However, there are some areas where it is desirable to have some free space in the package:

1. Products which are designed to be shaken - like milk shakes.

2. Products which benefit from being agitated - juice with cellular inclusions.

3. Products which have been traditionally sold in other packages and where a known weight has become the 'standard' in the market.

Tetra Pak machines can now be fitted with equipment which provides the packages with a headspace. The technique employed guarantees that whichever gas is used in the headspace will be the only gas in contact with the product, unlike competitive systems. This is especially important with oxygen-sensitive products, where it is essential that only, say, nitrogen is present. Of course, the same machine can also be used for packages with no head-space.

In the past viscous products were difficult to fill using the company's aseptic system. Tetra Pak has always been a company which offered systems capable of packing potable liquids. Now it is a company supplying systems for pumpable liquids. Again with some modifications their machines can handle a wide range of product consistencies from sweetened condensed milk to tomato puree, apple sauce to juices, wine and water.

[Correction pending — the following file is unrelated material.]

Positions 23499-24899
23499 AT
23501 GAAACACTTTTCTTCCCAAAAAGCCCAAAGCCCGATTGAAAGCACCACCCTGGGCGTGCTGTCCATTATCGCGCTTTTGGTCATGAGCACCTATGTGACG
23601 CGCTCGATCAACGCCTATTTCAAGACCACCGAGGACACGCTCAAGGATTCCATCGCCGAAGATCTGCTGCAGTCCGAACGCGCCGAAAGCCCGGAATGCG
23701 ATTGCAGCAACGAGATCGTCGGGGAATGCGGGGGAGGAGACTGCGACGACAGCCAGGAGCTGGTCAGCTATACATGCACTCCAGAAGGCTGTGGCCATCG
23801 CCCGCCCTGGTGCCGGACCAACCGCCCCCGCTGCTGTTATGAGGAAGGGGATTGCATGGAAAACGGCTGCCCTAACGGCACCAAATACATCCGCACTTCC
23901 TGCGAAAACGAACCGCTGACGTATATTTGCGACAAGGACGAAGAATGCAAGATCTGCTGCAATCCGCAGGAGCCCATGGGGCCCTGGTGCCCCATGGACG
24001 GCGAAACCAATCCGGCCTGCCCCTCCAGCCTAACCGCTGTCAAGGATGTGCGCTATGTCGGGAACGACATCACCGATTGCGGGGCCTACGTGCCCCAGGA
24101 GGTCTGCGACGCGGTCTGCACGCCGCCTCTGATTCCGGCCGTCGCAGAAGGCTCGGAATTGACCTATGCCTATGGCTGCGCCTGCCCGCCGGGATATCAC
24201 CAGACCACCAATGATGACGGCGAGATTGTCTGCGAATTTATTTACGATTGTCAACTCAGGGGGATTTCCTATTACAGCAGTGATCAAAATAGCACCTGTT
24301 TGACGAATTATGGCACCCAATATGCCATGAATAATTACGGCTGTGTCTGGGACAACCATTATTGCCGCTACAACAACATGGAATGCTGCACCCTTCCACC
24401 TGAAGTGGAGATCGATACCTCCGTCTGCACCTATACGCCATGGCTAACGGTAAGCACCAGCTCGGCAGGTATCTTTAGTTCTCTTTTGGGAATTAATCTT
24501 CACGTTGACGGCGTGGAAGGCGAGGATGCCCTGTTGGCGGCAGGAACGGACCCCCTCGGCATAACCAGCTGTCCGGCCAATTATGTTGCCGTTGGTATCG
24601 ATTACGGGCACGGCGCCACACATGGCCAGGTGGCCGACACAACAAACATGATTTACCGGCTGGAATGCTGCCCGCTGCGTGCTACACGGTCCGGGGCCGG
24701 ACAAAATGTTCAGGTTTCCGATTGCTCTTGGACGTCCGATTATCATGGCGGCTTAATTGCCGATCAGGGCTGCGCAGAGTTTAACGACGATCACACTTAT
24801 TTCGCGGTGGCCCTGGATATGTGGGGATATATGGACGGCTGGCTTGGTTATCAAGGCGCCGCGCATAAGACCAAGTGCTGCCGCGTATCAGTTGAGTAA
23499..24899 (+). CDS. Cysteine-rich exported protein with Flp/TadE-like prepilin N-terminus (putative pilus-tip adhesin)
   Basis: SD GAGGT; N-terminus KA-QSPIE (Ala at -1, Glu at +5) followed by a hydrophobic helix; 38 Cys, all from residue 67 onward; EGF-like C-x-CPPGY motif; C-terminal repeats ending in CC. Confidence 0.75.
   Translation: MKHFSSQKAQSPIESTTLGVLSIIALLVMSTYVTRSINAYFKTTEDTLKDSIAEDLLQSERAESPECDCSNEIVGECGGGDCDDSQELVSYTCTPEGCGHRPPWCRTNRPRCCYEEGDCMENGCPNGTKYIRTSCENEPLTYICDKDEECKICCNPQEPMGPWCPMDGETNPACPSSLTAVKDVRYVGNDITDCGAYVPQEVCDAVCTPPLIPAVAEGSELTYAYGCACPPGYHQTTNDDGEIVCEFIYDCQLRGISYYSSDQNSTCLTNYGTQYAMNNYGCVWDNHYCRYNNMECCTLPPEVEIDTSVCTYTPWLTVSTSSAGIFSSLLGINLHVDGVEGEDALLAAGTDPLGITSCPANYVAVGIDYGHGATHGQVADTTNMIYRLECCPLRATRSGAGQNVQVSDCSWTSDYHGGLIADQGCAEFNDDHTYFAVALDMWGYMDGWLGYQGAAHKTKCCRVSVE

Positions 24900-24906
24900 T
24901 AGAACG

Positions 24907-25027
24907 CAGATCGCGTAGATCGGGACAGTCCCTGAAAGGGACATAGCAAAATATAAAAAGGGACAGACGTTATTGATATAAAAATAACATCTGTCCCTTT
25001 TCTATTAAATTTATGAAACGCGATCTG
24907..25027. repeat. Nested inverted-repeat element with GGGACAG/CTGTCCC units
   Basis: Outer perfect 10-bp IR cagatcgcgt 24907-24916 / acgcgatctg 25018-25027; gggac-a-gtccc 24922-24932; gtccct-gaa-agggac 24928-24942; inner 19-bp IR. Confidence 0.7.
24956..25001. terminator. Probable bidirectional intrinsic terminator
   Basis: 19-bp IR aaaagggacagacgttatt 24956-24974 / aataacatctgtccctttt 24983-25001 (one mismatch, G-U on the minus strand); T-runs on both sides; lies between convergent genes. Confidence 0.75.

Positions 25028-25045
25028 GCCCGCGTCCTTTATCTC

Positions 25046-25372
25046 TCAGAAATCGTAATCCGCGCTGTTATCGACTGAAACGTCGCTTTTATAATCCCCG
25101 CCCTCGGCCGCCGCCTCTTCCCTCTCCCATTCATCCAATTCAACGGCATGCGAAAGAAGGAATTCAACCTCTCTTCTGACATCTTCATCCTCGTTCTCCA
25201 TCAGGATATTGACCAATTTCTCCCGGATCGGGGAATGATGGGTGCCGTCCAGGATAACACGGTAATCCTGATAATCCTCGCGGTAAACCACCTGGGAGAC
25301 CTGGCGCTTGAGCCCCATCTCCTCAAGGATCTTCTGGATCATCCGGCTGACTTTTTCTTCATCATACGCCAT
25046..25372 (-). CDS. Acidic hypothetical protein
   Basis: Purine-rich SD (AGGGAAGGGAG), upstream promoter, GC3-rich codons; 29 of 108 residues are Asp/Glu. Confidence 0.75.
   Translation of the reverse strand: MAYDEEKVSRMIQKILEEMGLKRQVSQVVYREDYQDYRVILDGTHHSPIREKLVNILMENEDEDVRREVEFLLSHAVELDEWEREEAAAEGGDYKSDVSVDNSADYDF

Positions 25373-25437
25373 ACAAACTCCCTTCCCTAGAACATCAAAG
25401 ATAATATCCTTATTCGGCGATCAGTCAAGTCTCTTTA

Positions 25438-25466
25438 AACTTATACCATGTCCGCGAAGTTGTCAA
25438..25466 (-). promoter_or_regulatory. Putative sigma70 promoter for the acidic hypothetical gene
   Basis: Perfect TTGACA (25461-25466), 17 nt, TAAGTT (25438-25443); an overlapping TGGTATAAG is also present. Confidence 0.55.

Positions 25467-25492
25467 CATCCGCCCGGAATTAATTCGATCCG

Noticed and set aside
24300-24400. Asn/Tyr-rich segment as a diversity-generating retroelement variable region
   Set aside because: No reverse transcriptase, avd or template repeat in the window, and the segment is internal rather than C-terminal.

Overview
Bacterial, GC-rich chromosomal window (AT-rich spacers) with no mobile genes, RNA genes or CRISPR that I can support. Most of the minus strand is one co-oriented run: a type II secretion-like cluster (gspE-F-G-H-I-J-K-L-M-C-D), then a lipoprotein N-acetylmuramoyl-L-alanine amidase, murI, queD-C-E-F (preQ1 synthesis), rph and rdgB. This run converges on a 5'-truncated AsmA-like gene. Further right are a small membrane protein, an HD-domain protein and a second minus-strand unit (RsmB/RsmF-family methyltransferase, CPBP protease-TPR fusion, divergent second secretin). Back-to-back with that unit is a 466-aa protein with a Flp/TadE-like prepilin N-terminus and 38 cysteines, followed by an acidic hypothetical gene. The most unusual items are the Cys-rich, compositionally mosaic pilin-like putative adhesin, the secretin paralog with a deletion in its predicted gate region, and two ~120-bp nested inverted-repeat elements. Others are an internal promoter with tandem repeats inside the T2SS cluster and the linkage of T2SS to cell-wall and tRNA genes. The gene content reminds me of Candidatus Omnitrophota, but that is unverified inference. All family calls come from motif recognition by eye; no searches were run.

From the distribution point of view, it is now not enough to offer simple collating and outer packaging. It would seem that consumers are looking for more than a single pack purchase. Multi-packs of, for example, 4 x 1 litre cartons, 3, 6 or 9 portion packs and multi-packs of more than one flavour are all in demand.

Outer packaging, which not only protects the product but which also helps to sell the product, especially through cash and carry or supermarket outlets, is in increasing demand. Better protection for the packages, such as dividers in trays or lids on trays, can and do minimise handling losses.